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Furniture Delivery + Student Affairs

March 4, 2011 1 comment

@RKaplan13 and I received our bedroom set this week and as it turns out, the room and the furniture aren’t getting along too well. Our furniture is HUGE! Our bedroom, not so much.

As we looked, thought, fought, rearranged, looked, thought, fought, I couldn’t help but have a voice in the back of my head saying, “you know this can relate to student affairs right?” Sometimes I really dislike the voice, other times, I love the fact that my passion for student affairs is so deep that I can relate any everyday experience to it.

First off, we did NOT run into this issue (luckily).

Now let’s dig into the metaphor shall we?

Think of orientation, residence life, or any other large community/event on your campus that is looked upon as the cure-all for your campus woes or highlights. Every department/division wants a piece of it; they want to put their dresser, their love seat, their night stand into your room.

Wanting to be the collaborator on campus, you welcome and work the politics of wanting to make everyone support of your program while you support their causes. Here is where things can get sticky.

Some rooms (programs) simply are not equipped to fit everyones furniture (more programs).

Sometimes, a living only needs a sofa, love seat, coffee table, and desk. That’s what a living room mainly needs to be equipped with; it gives you a place to converse, relax, and enjoy company. A living room does not need a sofa, love seat, end tables, coffee table, recliner, TV, bookshelf, desk, ottoman, decorative flowers, art on the walls, fine carpet, and a sofa table. That is no longer a living room, it is a over crowded, cluttered, mess that no longer is a comfortable place to relax never mind attempt to live.

That being said, when it comes time to plan your course, living learning community, orientation, or even your floor program – just remember what the purpose of your program is and stick to it. Simple rooms often say more than rooms that have it all.

In the meantime, we must find a place for our second night stand.

Rock on,
Joe

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Was Daniel Pink educated by the Jesuits?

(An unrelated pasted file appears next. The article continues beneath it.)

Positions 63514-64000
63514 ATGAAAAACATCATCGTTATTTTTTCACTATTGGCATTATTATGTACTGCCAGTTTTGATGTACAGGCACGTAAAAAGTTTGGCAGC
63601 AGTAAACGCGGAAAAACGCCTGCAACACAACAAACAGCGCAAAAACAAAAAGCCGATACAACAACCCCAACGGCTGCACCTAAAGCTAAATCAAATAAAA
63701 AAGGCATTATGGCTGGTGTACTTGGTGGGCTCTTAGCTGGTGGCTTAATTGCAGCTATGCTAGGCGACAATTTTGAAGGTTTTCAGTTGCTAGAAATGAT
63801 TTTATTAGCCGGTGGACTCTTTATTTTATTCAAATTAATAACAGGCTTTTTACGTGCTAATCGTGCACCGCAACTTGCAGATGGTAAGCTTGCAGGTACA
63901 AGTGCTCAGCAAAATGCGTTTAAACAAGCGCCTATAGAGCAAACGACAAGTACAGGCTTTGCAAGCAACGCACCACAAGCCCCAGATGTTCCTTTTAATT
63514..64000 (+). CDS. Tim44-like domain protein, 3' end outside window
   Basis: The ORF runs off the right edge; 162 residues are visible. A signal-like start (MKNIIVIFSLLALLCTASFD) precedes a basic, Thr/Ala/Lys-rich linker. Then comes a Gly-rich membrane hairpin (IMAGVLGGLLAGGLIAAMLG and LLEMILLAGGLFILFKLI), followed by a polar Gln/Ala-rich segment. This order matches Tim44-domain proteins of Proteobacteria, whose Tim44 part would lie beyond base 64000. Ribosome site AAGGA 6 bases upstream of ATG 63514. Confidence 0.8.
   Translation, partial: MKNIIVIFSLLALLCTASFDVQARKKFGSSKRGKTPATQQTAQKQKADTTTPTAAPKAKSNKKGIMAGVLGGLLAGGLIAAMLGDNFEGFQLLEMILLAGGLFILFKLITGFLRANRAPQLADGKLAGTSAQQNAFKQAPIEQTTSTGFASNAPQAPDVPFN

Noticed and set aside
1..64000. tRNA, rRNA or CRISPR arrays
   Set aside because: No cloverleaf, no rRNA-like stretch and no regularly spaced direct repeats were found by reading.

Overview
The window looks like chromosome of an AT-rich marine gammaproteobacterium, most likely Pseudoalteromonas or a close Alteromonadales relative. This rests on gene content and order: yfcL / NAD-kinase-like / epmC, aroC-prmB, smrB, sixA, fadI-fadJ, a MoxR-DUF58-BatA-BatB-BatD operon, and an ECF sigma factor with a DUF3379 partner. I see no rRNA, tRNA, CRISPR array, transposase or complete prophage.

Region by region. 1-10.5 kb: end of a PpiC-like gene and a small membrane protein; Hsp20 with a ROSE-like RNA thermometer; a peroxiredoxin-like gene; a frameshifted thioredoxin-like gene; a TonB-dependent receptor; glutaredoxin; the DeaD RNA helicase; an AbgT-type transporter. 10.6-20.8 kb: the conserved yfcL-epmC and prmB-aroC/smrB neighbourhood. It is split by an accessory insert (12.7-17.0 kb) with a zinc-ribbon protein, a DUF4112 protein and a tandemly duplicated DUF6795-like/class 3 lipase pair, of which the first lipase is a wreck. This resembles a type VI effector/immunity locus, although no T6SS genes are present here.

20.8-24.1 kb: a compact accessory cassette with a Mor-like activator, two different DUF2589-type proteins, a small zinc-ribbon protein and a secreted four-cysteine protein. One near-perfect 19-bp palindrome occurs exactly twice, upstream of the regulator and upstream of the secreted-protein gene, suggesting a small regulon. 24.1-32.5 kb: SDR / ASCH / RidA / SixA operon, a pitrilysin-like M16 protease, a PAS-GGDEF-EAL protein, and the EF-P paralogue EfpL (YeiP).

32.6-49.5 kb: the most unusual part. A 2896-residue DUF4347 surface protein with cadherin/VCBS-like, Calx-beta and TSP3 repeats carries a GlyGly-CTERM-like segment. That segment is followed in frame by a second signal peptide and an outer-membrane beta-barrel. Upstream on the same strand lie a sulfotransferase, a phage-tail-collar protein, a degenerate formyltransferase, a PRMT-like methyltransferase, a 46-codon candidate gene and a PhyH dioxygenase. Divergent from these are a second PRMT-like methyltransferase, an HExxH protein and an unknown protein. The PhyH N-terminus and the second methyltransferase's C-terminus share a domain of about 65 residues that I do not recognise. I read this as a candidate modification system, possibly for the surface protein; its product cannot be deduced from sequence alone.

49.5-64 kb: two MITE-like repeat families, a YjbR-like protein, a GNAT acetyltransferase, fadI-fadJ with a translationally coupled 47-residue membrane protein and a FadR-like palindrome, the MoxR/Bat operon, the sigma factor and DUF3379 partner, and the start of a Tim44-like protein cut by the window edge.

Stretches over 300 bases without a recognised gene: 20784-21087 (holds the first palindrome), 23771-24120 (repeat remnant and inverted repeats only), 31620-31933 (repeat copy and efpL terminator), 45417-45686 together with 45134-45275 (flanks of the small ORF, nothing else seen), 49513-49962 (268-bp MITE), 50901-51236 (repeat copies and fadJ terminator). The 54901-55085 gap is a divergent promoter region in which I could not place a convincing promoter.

February 17, 2011 Leave a comment

I read Daniel Pink. I love the Pink Blog. I love Drive. I think his studies and TED talk on motivation are interesting, moving, and a hot plate for new research in higher education. Personally, his mention of “grit” in Drive has led to a small campus project revolving around what could possibly make my institution’s students stand out amongst superior business school students.

Along with this blog, I also try to do a small quote of the day e-mail to a group of people who first showed interest in it 2 years ago when I started it. Since I have taken over a director position, it has been extremely difficult to keep up and maintain it. However, I try at least once a week to send the small group a quote, a story, or a link to a blog post I found interesting. The last one I sent the group was a series of questions that Daniel Pink wants us to ask ourselves at the end of our day. Here they are:

How did the day go? What success did I experience? What challenges did I endure?

What did I learn today? About myself? About others? What do I plan to do — differently or the same — tomorrow?

Who did I interact with? Anyone I need to update? Thank? Ask a question? Share feedback?
Read them again. If you are Jesuit trained having worked at an institution and/or have been educated at an institution that is affiliated with the Jesuits, you could see this:

How did the day go? (Contemplatives in Action) What success did I experience? (MAGIS: Striving for Excellence) What challenges did I endure (Contemplatives in Action, MAGIS)

What did I learn today? (Care for the Whole Person) About myself ? (Contemplatives in Action) About others? (Being Men & Women for Others)

Who did I interact with? (Being Men & Women for Others) Anyone I need to update? Thank? Ask a question? Share feedback? (Contemplatives in Action)

So while Mr. Pink may not have been educated by the Jesuits, it certainly sent a message that fits right into their values. Or…perhaps it wasn’t his education or his thought process in making them. Maybe it was my own education and “lens” of processing that has led me to see things in light of the Jesuit values.

Either way, those series of questions are important and interesting to ask yourself – even just once a week. Try it out and see what your answers are…were you surprised?

Rock on,

Joe

 

Special thanks to Deb Cady Melzer, life coach, mentor, and former supervisor for pointing out the Jesuit message in every day occurrences and surroundings.

Snow/Ice Day + Tweetdeck = Reflection

February 2, 2011 3 comments